Explore Vintage Culture’s new single with Solardo, the evolution of his sound, and more [Q+A]
In the last year, Vintage Culture has seemingly released music on every record label in sight. The Brazilian DJ is consistently one of the most supported artists in dance music, as his sound weaves genres together in artful fashion, resulting in a consistent stream of festival-ready hits.
Next up for Vintage Culture is a single with the UK based duo, Solardo. Released on June 24, Vintage Culture and Solardo come together for melodic-house single, “Adidas & Pearls.” As a current wave within house music looks to shift towards melodic and deep sounds, Vintage Culture continues to be at the forefront in the latest movement in trends. Dancing Astronaut connected with Vintage Culture for a chat about his ongoing sonic evolution, the labels helping him push his creative vision, and his new single with Solardo.
How has your sound evolved from your early production years of mostly Brazilian bass?
Vintage Culture: When I started as a teenager my world was smaller. My first ambition was to be playing at popular clubs and festivals in Brazil. Maybe in my quiet moments I dreamed of touring the world, or headlining international festivals, but I didn’t say that out loud. The immediate goal was to make music for myself and the audience around me. This style which is now called “Brazilian bass” really appealed to the fans.
I combined this style with international influences that I grew up listening to—bands like Depeche Mode, New Order, [and] Radiohead. These artists have a great sense of melody and focus on the quality of the song itself. This has stayed with me. I think the fans can hear this on my new track, “Adidas & Pearls” with Solardo and Lowes.
Now, touring the world, I’m exposed to influences from all over. This seeps into my productions without [me] even being conscious of it. So there was a natural evolution to the music.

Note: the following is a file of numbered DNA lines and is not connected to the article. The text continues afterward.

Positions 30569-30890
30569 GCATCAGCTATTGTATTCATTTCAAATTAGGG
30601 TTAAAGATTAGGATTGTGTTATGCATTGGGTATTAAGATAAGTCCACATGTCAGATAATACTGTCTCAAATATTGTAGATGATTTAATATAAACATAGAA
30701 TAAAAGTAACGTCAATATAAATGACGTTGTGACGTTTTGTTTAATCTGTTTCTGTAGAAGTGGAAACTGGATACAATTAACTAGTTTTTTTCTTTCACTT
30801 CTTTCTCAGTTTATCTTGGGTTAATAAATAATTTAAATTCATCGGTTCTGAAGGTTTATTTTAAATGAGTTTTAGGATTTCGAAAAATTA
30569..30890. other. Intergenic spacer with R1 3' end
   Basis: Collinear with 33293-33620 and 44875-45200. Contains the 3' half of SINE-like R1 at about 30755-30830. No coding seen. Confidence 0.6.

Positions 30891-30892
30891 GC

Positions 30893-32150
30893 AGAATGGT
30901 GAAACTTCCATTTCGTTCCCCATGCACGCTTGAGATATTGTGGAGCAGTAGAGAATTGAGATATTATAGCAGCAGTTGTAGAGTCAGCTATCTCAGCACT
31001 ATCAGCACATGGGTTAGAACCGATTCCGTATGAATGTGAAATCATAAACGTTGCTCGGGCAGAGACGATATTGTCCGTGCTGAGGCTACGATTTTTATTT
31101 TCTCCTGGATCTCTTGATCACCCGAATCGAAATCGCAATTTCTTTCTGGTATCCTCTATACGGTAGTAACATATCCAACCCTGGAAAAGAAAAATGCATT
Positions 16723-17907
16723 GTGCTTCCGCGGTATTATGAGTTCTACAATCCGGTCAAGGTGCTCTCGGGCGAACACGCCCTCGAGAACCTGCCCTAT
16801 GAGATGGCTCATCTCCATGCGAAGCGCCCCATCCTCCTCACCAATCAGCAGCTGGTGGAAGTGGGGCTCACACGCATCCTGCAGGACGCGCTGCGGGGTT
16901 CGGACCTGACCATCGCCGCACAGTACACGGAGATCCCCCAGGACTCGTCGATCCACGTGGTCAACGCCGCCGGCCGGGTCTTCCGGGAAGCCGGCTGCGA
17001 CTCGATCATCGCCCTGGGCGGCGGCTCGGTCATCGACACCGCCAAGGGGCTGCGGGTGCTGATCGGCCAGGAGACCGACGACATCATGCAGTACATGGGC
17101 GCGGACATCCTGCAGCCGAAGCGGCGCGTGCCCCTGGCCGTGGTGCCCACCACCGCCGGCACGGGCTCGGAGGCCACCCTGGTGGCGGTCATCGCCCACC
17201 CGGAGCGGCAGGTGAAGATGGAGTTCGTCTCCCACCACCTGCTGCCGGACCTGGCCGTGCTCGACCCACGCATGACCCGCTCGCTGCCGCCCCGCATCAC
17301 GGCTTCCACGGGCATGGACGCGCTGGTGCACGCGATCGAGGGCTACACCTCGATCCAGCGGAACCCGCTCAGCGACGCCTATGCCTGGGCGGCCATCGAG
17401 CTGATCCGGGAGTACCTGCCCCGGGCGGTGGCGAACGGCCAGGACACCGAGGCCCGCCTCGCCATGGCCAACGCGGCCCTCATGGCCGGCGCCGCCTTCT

How much fun have the latest So Track Boa parties been? The last one at the Belo Horizonte football stadium looked wild.
Vintage Culture: So Track Boa in 2022 was like being reunited with family and friends again. I could feel the spirit of the crowd and the positive energy of 40,000 friends as soon as I entered the venue. There is no greater feeling in the world. Being on that stage with those fans is the most comfortable place on the planet for me. This year So Track Boa, which is Portuguese for “only good tracks,” sold out very fast and was our biggest event yet. I’m already thinking about next year. I will be personally selecting the artists from around the world for the festival.
I’d like to take a moment to thank everyone who supported the festival and my shows around the world. I appreciate the fans so much and want them to know this. Thank you guys!
Many of your recent releases have been on some highly recognizable labels including Insomniac Records, Spinnin’ Records, Cercle Records, and more. How do you go about determining labels to partner with?
Vintage Culture: Just like producers, record labels seem to specialize in specific genres, or they have a particular sound and vibe. This is about the musical tastes of their A&R teams. If you listen to the tracks from Defected, you can definitely hear a similar vibe running through them.
With experience and time getting to know the people who work at each label, you realize which productions would work for each label and their A&R teams.
With such a busy touring schedule through 2022, how do you manage consistent quality in your output with such a chaotic schedule?
Vintage Culture: My mastering engineer is working around the clock—shout out to Pimpo Gama in Brazil. Keep in mind I spent most of the lock-down in the recording studio. I missed playing live very much, but in another way this was a very creative time for me. I spent lock down writing, producing and recording almost every day. There is a backlog of great songs waiting to be released. Combined with my new tracks, I probably have enough music for the next two years.
The new track with Solardo is an interesting one, how did you find a balance of styles in the studio?
Vintage Culture: We have a high respect for each other’s work and we [each] have an appreciation of great songs. Lowes are very talented writers, so our goal was to combine our production skills to bring out the best of the song. We wanted to emphasize the vocal melody and lyrics without stepping on the performance. I’m very proud of “Adidas & Pearls” and together with Solardo and Lowes, we created a great track.
Featured image: @vintageculture/ Instagram